Java Script Include a Backslash Character in a String
By Stephen Bucaro
In Java Script strings, escape sequences are used to inform the
interpreter that a character is not just a letter, but that special action
should be taken. For example the escape sequence \n indicates that
the string should continue on a new line. A backslash indicates the next
character is part of an escape sequence.
But what if you actually want to include a backslash in a string, not to start
an escape sequence, but to just be displayed as a backslash? To print an actual
backslash, you have to escape the backslash with a backslash, as shown below.
var aStr = "To include a backslash in a string, escape it with a \\";
In this case, the backslash would be displayed because it's actually part of
an instruction to the interpreter to display a backslash.
In the example below, the programmer's intent was to display a message
informing the user that the file was copied to the \networking folder.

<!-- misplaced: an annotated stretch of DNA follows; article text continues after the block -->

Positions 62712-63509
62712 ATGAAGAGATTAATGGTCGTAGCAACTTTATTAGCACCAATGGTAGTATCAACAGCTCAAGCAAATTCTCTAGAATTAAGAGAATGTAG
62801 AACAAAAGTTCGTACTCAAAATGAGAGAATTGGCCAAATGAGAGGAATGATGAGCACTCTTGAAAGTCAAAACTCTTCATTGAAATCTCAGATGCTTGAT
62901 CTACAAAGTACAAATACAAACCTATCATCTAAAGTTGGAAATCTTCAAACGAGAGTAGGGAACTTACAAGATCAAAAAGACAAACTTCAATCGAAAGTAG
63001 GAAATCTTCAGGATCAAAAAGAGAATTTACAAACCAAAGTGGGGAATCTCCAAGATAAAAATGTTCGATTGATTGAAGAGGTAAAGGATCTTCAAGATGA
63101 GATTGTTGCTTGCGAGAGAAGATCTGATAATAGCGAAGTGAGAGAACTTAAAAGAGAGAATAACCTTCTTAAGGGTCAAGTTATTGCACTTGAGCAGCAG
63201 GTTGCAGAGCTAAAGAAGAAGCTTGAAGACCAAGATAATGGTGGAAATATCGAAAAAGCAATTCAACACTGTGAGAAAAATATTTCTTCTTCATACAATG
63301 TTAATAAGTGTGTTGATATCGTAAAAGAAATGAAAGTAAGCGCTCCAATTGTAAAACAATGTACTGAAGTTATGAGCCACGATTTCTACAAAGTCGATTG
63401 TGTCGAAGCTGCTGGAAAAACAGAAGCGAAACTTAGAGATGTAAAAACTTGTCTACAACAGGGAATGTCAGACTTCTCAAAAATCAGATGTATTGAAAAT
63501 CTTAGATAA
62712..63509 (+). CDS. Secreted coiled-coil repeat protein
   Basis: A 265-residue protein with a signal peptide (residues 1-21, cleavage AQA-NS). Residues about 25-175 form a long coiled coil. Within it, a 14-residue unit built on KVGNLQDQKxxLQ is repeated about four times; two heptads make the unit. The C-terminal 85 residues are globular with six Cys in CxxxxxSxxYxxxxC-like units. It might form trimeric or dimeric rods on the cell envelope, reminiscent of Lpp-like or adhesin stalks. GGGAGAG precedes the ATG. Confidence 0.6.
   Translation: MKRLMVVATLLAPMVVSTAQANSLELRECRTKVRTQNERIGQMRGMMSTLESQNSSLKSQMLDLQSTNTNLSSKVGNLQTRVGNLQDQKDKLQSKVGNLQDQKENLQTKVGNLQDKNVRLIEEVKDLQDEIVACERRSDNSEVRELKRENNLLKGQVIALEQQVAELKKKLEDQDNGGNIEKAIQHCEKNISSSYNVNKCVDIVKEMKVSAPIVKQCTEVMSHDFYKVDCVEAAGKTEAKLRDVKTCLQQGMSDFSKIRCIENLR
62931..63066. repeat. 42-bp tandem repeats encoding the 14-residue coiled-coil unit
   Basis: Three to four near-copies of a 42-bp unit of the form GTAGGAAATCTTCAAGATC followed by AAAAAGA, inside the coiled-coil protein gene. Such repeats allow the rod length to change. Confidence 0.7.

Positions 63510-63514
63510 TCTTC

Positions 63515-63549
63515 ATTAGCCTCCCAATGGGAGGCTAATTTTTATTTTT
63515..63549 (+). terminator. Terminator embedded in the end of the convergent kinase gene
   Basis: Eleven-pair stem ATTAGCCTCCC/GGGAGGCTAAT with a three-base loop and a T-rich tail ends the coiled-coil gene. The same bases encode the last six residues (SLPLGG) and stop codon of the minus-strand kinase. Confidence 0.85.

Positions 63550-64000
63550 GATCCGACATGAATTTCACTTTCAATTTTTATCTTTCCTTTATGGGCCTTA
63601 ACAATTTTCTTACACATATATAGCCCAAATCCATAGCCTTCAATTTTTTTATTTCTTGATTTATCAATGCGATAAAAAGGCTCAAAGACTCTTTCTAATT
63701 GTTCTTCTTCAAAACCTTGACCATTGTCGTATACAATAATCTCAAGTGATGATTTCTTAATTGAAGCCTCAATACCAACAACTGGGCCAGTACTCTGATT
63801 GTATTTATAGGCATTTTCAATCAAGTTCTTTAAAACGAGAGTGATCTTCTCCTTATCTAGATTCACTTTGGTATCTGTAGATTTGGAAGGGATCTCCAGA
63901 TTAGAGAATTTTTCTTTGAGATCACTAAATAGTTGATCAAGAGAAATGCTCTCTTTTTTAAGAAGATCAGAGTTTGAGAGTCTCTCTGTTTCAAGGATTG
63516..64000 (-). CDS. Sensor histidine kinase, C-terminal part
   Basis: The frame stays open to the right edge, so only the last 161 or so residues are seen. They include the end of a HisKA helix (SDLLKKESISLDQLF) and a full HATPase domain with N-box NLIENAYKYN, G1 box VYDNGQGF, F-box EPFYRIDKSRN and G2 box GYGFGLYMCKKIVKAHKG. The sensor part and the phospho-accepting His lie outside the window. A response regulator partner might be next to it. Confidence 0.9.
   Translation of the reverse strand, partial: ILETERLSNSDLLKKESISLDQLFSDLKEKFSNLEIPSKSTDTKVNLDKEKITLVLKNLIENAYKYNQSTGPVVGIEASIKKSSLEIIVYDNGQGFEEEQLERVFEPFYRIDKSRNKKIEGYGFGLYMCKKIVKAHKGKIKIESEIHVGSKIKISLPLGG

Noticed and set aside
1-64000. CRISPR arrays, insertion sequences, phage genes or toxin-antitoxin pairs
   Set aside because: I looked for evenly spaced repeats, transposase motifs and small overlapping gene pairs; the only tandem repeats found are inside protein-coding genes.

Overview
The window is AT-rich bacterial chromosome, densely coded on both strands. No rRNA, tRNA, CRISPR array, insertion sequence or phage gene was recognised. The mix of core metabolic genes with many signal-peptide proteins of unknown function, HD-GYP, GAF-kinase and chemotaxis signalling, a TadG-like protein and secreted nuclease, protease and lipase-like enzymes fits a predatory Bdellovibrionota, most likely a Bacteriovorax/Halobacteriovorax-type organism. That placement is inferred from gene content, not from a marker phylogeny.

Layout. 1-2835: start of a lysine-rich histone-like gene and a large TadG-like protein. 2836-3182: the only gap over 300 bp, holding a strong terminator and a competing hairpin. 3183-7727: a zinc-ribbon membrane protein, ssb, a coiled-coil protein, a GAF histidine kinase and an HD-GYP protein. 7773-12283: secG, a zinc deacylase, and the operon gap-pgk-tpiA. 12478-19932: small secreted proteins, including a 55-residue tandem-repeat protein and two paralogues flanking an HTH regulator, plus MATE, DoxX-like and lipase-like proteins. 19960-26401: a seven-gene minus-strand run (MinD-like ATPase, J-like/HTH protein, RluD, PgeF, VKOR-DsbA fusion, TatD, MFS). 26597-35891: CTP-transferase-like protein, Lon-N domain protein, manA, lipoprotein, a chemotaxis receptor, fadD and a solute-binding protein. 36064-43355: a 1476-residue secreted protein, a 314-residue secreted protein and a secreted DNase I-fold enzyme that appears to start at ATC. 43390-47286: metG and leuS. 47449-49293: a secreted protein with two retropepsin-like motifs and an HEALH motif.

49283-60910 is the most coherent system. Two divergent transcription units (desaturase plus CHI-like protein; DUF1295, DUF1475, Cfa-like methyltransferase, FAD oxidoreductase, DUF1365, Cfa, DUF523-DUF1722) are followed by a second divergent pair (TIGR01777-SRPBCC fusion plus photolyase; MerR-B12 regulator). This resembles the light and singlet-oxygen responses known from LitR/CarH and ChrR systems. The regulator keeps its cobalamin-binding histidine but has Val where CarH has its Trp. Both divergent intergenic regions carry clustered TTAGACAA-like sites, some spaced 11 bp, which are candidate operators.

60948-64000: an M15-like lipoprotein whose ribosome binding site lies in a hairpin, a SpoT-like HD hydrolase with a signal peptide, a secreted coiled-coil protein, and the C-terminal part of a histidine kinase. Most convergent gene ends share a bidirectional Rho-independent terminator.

alert("File copied to the \networking folder");
Instead, it informs the user that the file was copied to the etworking
folder. Where the heck is the etworking folder? The error is caused
because the \n in \networking is interpreted as an escape
character instructing the interpreter to continue on a new line.
In the example below, the backslash was properly escaped.
alert("File copied to the \\networking folder");
More Java Script Code:
• Define Lines in a String
• Java Script alert Message Box
• The if/else Structure
• Java Script prompt Message Box
• The Java Script window.open Method
• The switch / case Structure
• Java Script Reserved Words
• Java Script confirm Message Box